Practical example
The EU ICT Directive does not consider, whether the exemption from social security liabilities based on the bilateral social security agreement with a non-EU national’s home country and their first EU member state will apply to the other EU member states. For example, a situation of a US national with an EU ICT permit issued by Spain and a COC issued under the US/Spain Bilateral Social Security agreement, could trigger social security liabilities if then required to work in Germany.

The German authorities are not bound in any way by the COC obtained based on a bilateral treaty between Spain and the US, and could theoretically require that the transferee registers with the German social security system and starts paying contributions. This leaves an open question as to whether the transferees should obtain an additional COC, under the bilateral US/Germany social security agreement because of the intra-EU mobility to Germany.
The lack of legal certainty caused by the different approaches in the individual EU member states, carry risks of double social security liability, if one of the EU countries does not have a bilateral social security agreement with the third country of the intra-corporate transferee.

Conclusion

As global cross-border activities are an inevitable way of conducting business now and in the future, and as the sharing of information between different governments increases, comprehensive compliance in respect of intra-EU mobile workers is key for businesses. Immigration compliance can no longer be considered in isolation. Based on the example of EU ICT scheme, it is clear there is a distinctive inter-connection between immigration, social security and also labor law aspects of intra-EU mobility compliance requirements for the EU ICT transferees.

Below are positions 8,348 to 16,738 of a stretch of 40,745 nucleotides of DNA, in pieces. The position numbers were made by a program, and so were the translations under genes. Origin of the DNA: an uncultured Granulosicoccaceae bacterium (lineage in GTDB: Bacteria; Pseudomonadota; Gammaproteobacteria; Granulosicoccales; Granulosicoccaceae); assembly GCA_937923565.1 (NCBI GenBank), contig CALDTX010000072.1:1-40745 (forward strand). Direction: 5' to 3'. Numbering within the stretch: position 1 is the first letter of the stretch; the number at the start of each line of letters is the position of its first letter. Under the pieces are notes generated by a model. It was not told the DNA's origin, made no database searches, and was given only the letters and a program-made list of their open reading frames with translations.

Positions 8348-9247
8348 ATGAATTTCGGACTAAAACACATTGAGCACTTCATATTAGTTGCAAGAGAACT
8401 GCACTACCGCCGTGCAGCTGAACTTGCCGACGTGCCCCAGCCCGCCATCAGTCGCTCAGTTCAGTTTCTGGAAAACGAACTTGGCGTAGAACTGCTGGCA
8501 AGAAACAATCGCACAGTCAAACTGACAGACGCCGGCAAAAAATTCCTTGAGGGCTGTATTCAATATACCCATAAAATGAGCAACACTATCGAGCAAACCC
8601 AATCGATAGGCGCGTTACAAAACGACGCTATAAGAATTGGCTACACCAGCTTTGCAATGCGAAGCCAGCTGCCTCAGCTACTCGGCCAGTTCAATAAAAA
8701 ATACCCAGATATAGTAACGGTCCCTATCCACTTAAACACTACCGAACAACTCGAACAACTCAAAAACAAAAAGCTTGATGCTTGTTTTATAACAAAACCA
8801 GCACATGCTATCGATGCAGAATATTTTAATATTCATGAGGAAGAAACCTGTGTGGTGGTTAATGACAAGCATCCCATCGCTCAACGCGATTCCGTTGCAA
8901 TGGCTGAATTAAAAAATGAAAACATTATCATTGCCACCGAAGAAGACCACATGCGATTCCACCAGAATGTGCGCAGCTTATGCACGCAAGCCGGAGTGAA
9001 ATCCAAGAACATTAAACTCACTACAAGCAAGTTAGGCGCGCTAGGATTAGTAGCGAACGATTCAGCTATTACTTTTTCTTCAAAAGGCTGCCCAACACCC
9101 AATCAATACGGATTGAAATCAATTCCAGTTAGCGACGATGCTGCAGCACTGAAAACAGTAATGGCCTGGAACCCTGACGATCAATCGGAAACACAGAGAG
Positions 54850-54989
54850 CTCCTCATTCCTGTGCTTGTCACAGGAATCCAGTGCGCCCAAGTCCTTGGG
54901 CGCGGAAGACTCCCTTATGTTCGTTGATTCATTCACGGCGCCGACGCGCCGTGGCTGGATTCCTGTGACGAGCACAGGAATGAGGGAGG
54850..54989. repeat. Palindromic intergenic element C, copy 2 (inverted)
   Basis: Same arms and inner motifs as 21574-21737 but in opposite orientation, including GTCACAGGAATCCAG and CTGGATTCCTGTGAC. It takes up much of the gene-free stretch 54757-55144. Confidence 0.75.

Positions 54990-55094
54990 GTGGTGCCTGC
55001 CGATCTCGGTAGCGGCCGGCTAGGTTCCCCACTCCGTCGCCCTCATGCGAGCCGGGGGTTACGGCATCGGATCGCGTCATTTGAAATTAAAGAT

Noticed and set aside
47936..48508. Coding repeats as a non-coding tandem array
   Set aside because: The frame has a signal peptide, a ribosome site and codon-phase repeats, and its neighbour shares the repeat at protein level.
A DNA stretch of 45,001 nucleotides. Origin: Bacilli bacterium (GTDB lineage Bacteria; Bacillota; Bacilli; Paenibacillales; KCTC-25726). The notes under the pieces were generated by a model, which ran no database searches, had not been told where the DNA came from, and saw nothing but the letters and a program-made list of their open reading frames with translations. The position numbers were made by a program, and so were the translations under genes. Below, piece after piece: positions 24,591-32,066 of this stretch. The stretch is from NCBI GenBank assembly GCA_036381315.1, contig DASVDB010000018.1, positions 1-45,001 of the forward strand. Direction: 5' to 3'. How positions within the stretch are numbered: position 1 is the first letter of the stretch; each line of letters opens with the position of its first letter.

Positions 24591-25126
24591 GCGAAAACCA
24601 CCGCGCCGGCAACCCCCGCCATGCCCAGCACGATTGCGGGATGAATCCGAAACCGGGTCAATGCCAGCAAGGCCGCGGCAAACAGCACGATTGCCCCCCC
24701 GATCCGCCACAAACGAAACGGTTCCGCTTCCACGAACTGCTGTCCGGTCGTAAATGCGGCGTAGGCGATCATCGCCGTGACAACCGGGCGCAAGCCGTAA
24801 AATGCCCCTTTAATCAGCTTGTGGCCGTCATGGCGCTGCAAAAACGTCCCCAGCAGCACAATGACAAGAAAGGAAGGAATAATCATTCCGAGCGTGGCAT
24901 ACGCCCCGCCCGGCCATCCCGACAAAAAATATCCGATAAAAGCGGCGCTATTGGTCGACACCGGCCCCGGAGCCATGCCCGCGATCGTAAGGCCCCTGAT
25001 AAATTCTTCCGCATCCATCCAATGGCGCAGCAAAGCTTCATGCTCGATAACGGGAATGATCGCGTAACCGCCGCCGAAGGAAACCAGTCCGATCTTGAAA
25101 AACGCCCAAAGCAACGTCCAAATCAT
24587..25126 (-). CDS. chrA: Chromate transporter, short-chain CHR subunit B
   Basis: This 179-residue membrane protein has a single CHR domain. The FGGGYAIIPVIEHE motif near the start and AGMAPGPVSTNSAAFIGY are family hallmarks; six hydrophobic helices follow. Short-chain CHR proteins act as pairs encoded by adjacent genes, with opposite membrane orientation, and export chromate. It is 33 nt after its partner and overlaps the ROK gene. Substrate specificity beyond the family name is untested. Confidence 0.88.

The unclear social security compliance consequences of the EU ICT scheme have not been resolved yet and are still under discussion today, at both EU member state and European level. Companies are advised to review their internal processes, and be cognizant not to view immigration and social security compliance in isolation of one another to ensure pre-arrival compliance for their EU ICT transferees.
In order to bring legal certainty for employers posting their third-country workers under the EU ICT, there is a need for a common European approach, to make sure that EU ICT scheme is as easy to use in practice as the intention of the law-makers undoubtedly was. A pan-European agreement on the social security approach to the third-country EU ICT transferees would also assure social security rights for these migrating workers and would facilitate the EU core values free movement of workers and free provision of services across the EU.

sowers@fragomen.com

zuzana.jasenovcova@fragomen.com

Iskra.uskokovic@fragomen.com